“The number of casting calls that ignore autistic people is depressing. In fact, autistic people are more qualified to play roles, because we’ve been masking our whole lives. Essentially, acting is wearing a mask, and it’s something we do every day. I I think we have to pay for it,” she says.
‘Masking’ is a strategy that autistic adults use to “fit in” with non-autistic people and cope in social situations. Spending too much time masking can have detrimental effects on mental health, including increases in anxiety and depression.
“Love on the Spectrum” director Sean O’Clary believes that people on the spectrum should be able to tell their own stories on screen. “When it comes to fiction, people write a character. In our show we say ‘here’s this person and here’s their story, who they are'”.
‘Love on the Spectrum’ has also faced criticism. Some autistic viewers have found the show to enforce neurotypical social norms for autistic people having children and dating people on the spectrum.
“The most important thing is that the people we cast are happy with their stories. For me, it’s the people themselves, the participants, who are the most important critics of the show,” says Sian.
Break the new series mold
More than thirty years after the release of “Rain Man,” depictions of autism on screen seem to be becoming more diverse.
“I think the representation is getting better. I really enjoyed watching Heartbreak High with Chloe Hayden. I love Chloe’s energy and her portrayal of Queenie, she’s high on life and I love that. It’s great to see a woman and someone. Autistic,” says Emily.
“Heartbreak High” is a Netflix reboot of the Australian comedy drama series starring Chloe Haden, an autistic actress as queer, autistic teenager Queenie.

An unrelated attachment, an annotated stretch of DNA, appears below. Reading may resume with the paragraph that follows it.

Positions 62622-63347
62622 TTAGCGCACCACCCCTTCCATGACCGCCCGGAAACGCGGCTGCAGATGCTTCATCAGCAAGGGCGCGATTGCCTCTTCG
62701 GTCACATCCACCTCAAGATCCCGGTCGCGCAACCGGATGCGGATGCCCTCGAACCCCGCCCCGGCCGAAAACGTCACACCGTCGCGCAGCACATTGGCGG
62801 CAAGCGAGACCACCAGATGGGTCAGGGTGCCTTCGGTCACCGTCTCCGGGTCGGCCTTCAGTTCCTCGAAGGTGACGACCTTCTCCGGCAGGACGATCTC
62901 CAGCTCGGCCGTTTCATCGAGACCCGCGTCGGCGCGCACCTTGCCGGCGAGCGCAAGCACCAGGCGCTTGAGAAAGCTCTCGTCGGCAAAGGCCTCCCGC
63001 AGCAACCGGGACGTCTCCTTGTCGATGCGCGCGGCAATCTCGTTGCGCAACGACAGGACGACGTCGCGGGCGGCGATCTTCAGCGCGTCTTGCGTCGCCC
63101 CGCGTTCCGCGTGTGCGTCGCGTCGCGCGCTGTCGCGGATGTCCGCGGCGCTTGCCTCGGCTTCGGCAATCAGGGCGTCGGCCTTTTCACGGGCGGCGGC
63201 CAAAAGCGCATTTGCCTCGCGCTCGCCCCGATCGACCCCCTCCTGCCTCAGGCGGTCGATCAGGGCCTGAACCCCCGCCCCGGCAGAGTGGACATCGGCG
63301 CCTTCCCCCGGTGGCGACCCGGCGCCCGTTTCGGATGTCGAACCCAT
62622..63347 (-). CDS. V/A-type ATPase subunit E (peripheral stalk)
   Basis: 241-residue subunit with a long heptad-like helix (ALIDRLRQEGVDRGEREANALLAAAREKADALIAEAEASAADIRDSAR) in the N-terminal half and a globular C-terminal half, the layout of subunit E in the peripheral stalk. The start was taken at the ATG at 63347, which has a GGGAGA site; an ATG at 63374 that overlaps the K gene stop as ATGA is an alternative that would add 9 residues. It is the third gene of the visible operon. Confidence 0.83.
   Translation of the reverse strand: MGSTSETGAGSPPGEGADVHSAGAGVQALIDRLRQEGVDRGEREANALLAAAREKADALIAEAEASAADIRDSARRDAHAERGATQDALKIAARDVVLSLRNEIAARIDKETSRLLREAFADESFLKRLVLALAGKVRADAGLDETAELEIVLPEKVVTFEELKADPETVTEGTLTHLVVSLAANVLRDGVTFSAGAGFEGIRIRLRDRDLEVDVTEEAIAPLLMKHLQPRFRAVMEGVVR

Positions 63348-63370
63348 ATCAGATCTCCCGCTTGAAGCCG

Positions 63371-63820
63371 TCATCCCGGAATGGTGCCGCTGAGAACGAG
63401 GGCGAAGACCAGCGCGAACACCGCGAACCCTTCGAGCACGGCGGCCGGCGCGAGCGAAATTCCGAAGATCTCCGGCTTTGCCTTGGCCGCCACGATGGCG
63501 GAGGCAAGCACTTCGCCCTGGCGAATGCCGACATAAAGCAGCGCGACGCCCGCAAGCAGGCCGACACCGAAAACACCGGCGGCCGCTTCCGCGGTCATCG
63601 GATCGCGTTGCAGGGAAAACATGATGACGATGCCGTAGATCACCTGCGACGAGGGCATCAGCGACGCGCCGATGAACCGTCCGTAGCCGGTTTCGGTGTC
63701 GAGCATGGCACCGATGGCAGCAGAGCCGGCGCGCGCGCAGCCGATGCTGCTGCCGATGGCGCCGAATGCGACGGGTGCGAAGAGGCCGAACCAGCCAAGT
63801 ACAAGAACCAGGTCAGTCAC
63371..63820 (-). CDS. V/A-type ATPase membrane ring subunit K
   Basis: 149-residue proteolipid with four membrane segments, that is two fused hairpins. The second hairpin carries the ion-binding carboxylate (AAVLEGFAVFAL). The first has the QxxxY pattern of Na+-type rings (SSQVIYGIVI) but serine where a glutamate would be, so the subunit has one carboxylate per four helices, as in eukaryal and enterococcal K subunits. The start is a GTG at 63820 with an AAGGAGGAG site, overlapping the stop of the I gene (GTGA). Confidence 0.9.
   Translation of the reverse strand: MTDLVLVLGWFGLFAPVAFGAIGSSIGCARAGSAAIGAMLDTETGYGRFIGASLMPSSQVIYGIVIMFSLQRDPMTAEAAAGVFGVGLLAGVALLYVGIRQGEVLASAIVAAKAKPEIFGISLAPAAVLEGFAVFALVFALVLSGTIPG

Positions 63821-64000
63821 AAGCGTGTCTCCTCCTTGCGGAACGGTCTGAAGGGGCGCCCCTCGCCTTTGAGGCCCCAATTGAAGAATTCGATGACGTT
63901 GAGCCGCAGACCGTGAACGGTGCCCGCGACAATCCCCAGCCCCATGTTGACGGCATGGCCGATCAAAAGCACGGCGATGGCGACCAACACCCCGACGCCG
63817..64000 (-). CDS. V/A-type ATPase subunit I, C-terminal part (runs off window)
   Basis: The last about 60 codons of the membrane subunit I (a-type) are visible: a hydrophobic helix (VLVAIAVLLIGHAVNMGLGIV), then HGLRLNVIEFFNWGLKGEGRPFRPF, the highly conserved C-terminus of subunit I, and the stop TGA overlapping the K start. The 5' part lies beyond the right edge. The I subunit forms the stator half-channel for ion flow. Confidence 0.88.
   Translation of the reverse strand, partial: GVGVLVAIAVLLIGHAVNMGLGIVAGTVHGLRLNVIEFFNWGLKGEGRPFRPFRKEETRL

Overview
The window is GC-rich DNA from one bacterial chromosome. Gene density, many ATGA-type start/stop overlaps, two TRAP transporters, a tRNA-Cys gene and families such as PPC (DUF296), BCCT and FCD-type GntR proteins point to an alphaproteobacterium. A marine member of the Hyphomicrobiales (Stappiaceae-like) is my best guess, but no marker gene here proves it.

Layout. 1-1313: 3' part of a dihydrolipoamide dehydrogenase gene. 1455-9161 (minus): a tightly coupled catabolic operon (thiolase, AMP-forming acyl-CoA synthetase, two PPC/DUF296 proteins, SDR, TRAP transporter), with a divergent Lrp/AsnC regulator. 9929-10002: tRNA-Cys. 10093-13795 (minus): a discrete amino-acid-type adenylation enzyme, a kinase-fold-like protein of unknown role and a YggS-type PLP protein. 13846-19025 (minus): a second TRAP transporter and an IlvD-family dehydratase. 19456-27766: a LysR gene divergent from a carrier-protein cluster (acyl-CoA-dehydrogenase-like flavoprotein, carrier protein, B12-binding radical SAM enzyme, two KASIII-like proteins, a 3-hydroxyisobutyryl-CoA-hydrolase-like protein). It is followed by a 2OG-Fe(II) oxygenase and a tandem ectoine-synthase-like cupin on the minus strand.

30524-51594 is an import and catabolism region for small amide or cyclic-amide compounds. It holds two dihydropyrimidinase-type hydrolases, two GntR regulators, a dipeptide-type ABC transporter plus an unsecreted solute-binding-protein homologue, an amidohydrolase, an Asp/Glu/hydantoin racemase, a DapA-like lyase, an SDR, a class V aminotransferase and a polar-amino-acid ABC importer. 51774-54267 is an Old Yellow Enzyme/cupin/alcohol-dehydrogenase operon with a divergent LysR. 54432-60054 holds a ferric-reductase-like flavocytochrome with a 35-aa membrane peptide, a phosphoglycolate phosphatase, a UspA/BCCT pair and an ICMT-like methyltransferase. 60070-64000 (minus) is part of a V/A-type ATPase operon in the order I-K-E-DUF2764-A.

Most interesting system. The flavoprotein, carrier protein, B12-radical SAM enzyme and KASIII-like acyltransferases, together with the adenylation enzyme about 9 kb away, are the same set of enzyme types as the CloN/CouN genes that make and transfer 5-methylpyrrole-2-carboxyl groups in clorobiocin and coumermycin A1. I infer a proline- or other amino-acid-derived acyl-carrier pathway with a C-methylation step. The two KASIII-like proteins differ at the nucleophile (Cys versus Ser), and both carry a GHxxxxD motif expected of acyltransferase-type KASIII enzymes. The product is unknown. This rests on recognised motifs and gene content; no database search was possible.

On screen, Quinney reveals the everyday sensory struggles of people on the spectrum. Adolescent self-soothes with agitation, struggles with vocal overstimulation, masks her autistic traits to avoid being judged, and relies heavily on planning and visual scheduling.
“Heartbreak High” steers clear of the male, heterosexual representation of autism that has so far dominated TV and film. People on the spectrum are now more likely to identify as LGBTQ+.
“It’s nice to see different people from different walks of life talking about being autistic. I think women and non-binary people are probably really good at putting on a mask and going under the radar,” says Emily.
“Heartbreak High” also challenges the stereotype that people with autism have low emotional intelligence – Queenie is empathetic and emotionally self-aware. Science backs up the character, with one study showing that adults with autism are just as able to interpret the emotions of others during social interactions as accurately as non-autistic individuals.
We can do better
Better representation of autistic people on screen means more content made by and for people with autism. For Emily, that means more shows with autistic actors portraying characters on the spectrum aimed at younger audiences.
Accurate representation not only helps autistic audiences feel included, but also helps them understand the challenges that people with autism often face.
“It’s great for people to be able to put themselves in the shoes of an autistic person and realize how overwhelming even a simple space like a classroom can be,” says Emily.